A pair of metal detectorists have discovered buried treasure that might be the most ancient example of Iron Age gold jewelry ever found in the UK.
Two friends, Joe Kania and Mark Hambleton, made the discovery while combing farmland in Staffordshire Moorlands. After the discovery, local coroner Ian Smith declared the find treasure, jokingly estimating the value of the find at “a bob or two”. It was only later realised that the artifacts could be close to priceless from a historical standpoint.
The entire haul – a bracelet and three necklaces – has been dated to around 2,500 years old according to an article on the BBC website. The British Museum’s Julia Farley, upon examining the jewelry, categorized them as Leekfrith Iron Age Torcs, adding that the find was both “unique” and “of international importance.”
Dr. Farley recounted how the torcs, which are likely the earliest Iron Age gold work ever discovered in the UK, were probably worn by powerful, wealthy and influential women. These individuals might have even traveled from the Continent to marry into the local community, she added.
This isn’t the only treasure that’s been found in Staffordshire. While the four pieces of jewelry were found near the surface in Leekfrith in December of 2016, a massive discovery was also made around 50 miles from the location in 2009. That find, now known as the Anglo Saxon Staffordshire Hoard, is valued at £3 million.
While the new find has yet to be valued officially, the gold content of the torcs was found to be 80% pure gold. This is what prompted Smith to value the pieces – each of which weighs between 1 ounce and 8 ounces, to be worth at least a little something. With a discovery required to contain at least 10% of its mass as precious metal and be a minimum of 300 years old in order to be legally considered treasure, the new finds easily fit the bill. Smith remarked that this find, while not quite in the same league as the Staffordshire Hoard, is one of the most exciting ones he’s ever had the pleasure of dealing with.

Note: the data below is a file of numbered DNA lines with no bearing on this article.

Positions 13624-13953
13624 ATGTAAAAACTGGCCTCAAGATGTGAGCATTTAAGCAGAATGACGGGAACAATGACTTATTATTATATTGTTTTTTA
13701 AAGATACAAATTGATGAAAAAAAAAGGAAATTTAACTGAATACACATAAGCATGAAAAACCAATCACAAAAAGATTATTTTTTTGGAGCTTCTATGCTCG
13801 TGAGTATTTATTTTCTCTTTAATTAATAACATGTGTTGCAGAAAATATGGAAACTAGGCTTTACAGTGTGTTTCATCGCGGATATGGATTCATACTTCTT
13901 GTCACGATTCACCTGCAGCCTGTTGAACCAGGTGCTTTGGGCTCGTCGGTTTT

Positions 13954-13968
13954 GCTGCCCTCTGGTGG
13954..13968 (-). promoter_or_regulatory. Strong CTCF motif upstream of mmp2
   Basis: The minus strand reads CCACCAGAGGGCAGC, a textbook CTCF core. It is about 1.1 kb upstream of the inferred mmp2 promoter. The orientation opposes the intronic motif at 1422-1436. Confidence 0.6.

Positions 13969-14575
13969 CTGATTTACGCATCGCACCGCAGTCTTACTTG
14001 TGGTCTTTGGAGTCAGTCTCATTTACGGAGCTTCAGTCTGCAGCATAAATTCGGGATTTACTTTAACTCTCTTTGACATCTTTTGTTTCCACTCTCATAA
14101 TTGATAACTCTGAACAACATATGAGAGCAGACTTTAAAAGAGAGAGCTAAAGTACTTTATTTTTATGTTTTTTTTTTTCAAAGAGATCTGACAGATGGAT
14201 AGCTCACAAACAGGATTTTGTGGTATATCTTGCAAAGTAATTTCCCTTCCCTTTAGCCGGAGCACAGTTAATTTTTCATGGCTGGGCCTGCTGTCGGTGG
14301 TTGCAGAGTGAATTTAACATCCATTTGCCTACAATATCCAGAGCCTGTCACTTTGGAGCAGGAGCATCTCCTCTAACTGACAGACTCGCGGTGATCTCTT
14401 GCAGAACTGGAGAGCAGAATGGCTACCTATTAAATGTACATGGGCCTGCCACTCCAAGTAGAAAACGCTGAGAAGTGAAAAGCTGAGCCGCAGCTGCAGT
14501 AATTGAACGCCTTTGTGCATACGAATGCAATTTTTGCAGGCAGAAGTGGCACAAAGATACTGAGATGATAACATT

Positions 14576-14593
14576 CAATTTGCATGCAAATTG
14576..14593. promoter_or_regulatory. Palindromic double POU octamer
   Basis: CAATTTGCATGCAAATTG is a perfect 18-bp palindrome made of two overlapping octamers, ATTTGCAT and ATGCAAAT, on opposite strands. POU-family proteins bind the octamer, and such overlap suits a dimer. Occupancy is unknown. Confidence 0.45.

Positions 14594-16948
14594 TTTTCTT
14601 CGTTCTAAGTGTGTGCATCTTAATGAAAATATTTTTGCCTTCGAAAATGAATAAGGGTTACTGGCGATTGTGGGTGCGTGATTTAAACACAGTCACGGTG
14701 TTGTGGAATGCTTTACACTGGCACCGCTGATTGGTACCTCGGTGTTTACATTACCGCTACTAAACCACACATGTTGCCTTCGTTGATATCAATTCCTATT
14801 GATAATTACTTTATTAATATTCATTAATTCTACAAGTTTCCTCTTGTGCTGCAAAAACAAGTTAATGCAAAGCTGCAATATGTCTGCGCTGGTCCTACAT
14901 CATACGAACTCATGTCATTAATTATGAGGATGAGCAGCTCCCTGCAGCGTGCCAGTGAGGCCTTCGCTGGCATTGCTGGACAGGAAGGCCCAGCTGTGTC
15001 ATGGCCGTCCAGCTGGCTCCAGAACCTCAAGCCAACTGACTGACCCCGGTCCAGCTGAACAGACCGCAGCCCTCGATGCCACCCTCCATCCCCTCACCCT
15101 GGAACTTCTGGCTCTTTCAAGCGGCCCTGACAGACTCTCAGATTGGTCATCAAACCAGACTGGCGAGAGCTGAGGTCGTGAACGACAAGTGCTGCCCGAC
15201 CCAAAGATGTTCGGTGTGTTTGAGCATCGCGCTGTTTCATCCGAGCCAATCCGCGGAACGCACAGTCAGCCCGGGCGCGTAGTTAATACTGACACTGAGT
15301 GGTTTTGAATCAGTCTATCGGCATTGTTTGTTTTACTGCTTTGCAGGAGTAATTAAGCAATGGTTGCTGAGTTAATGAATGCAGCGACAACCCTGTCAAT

Hambleton and Kania almost missed the find completely. As they were about ready to give up their treasure hunting for the day, Kania approached Hambleton, claiming he had found something; Hambleton said it took a moment for his head to clear and his legs to stop wobbling before he was able to speak after his friend presented one of the torcs he had found.
Hambleton said he and Kania were struck speechless at the discovery. The metal detectorist described how he slept next to the golden treasure overnight to ensure it stayed safe before he handed it over to the experts from the Portable Antiquities Scheme to be evaluated the following day.
While the status of the find has been confirmed as treasure, by law it belongs to the Crown. However, both Kania and Hambleton are eligible to receive compensation by the Treasure Valuation Committee. The two treasure hunters say they have plans to share any proceeds with Stuart Heath, the owner of the land where the torcs were found.
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